Local clerics say Benedict to be fondly remembered
BY BILL SHERMAN World Religion Writer
Tuesday, February 12, 2013
2/12/13 at 7:19 AM
Related Story: Pope stuns Catholics with plans to resign
Tulsa Catholics were stunned to learn Monday that Pope Benedict XVI is stepping down, making him the first pope to retire in 600 years.
Kevin Sartorius, executive director of Catholic Charities in Tulsa, said he didn't believe it when a friend texted him the news early Monday morning.
Then his phone exploded with texts.
"This is the breaking news of the century in the Catholic community," he said.
"He's been a wonderful pope. He brought so much life to the liturgy," Sartorius said.
Bishop Edward J. Slattery of the Diocese of Tulsa sat down last March for a nearly half-hour meeting with Benedict, along with an Oklahoma City archbishop and an Arkansas bishop.
"It was a wonderful, wonderful visit," he said.
"My impression of him is the same as everyone who meets him. He's very warm and gentle. He listens. You get the impression he will remember what you said.
"You have to meet him, and shake his hand, and look him in the eye, and then you know you're dealing with a man of great empathy. He knows human nature, and he has a love for the person with whom he is speaking."
Slattery said Benedict's legacy will be that he focused on the spirituality of the church, particularly the liturgy, teaching that "if the liturgy is prayed well, then the church will function well and the message of Christ will get out, which includes all the things we have to say about the poor, about social justice and about world events and war and peace."
Religion professor Russell Hittinger, in the William K. Warren Chair of Catholic Studies at the University of Tulsa, who goes to the Vatican several times a year, said Benedict had reduced his schedule in the past two years.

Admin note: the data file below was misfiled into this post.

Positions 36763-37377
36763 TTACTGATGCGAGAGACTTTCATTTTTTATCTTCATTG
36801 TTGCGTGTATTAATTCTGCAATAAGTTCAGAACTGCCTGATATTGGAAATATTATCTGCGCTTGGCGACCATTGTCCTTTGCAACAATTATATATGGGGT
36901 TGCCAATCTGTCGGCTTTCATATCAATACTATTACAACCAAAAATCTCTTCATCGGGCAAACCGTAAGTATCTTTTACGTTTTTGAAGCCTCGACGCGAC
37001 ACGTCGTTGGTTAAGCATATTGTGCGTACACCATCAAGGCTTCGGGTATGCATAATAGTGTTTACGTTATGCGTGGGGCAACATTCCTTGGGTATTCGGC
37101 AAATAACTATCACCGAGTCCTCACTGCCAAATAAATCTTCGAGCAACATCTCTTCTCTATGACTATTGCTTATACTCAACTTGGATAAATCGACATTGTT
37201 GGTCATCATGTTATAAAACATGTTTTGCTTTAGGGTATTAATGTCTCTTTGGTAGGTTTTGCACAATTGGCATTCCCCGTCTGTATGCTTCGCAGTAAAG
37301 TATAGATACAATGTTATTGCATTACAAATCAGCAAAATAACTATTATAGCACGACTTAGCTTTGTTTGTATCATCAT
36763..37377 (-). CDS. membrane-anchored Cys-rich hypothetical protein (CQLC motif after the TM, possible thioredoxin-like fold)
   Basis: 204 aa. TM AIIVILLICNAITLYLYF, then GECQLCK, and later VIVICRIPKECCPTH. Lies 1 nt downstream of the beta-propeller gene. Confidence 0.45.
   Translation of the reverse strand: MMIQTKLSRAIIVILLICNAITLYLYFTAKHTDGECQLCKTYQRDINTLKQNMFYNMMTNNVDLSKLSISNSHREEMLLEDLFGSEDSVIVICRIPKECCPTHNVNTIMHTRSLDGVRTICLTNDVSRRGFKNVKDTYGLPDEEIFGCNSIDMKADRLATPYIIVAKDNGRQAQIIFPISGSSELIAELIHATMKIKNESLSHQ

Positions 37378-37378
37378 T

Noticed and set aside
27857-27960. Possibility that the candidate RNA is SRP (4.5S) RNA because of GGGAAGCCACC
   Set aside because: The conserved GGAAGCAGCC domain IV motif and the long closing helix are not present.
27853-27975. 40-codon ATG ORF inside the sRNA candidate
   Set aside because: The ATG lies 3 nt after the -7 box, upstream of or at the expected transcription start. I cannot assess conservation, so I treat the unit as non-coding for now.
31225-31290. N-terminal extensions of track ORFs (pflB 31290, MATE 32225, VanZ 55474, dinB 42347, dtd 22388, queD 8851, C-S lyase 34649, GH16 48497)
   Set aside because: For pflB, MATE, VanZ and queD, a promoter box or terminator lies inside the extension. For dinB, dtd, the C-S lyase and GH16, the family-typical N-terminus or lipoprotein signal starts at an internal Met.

He said he believes Benedict resigned under a little-known canon (church) law that enables a pope to resign if it is done freely and if it is properly manifested.
"I'm quite sure, seeing his health was not allowing him to fulfill his duties adequately, he wanted to make sure he did it the right way, according to Canon 332.2," Hittinger said.
He said Benedict will be remembered as a man who "did not want to be elected pope, because he was getting old, but accepted the election and spent the eight years of his papacy cleaning up the mess of the priest scandal and mess of the Vatican bank."
"He was looking forward to good retirement, and they elect him pope, and he had to take care of all these difficult problems. ... I think he did quite fine," Hittinger said.
He said Benedict always gave the impression of being "most gentle, not the life of the party, by any means, but very gentle and attentive to whomever he was around."
Monsignor Patrick Gaalaas, pastor of St. Bernard of Clairvaux, said that though Pope John Paul II was more charismatic, Benedict was in some ways more inspirational.
It has been said that "people went to Rome to see John Paul II, and now they go to Rome to hear Pope Benedict XVI," Gaalaas said.
"What he had to say was extremely important, and they knew that."
He said Benedict was a great defender of Catholic orthodoxy, and opponent of moral relativism.
"He was always a gentle, fair-minded man, but the liberal press called him various demeaning things. He was made out to be controversial," Gaalaas said. "He had a bad reputation among liberal-leaning Catholics, but more Orthodox Catholics were fiercely loyal to him."
Sartorius said Benedict got some "push back" from progressives for standing firm on his position that though the world's values may be changing, God's truths do not change.
But he always communicated those positions with "no hardness - he was a very loving person," Sartorius said.
He said Benedict's humility in stepping down should serve as an example to other world leaders who are clinging to power with disastrous results.
Sartorius said Benedict's first encyclical, titled "God is Love," set the tone for his papacy and will stand for hundreds of years for its insight into how the church should interact with the world.
Bill Sherman 918-581-8398